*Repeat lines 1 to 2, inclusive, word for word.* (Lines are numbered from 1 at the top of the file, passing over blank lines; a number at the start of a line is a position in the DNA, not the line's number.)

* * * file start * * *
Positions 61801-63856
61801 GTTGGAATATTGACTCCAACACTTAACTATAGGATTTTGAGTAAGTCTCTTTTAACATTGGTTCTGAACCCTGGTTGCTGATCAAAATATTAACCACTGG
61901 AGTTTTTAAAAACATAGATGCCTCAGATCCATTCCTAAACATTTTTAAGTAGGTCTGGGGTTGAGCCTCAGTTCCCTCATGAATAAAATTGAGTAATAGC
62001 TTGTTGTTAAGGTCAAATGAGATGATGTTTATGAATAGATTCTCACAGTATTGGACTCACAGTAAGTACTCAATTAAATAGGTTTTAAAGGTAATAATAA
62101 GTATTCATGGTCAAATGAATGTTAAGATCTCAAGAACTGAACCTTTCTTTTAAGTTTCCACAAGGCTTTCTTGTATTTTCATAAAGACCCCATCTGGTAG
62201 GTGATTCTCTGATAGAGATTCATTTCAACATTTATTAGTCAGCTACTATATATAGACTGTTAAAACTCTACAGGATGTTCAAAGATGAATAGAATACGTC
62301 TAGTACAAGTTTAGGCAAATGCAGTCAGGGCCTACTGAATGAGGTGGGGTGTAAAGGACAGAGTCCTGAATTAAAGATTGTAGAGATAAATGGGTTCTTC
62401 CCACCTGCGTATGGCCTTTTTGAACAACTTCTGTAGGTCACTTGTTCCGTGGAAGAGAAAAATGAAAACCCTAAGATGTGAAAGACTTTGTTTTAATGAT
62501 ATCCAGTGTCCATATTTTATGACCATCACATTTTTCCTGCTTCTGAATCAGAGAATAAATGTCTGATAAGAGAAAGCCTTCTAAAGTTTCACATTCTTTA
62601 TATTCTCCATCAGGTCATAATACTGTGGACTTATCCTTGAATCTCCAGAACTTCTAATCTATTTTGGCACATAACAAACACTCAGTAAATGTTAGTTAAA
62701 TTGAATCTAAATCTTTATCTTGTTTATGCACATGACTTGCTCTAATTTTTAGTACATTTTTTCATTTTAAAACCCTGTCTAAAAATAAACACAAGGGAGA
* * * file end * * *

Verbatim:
Positions 61801-63856
61801 GTTGGAATATTGACTCCAACACTTAACTATAGGATTTTGAGTAAGTCTCTTTTAACATTGGTTCTGAACCCTGGTTGCTGATCAAAATATTAACCACTGG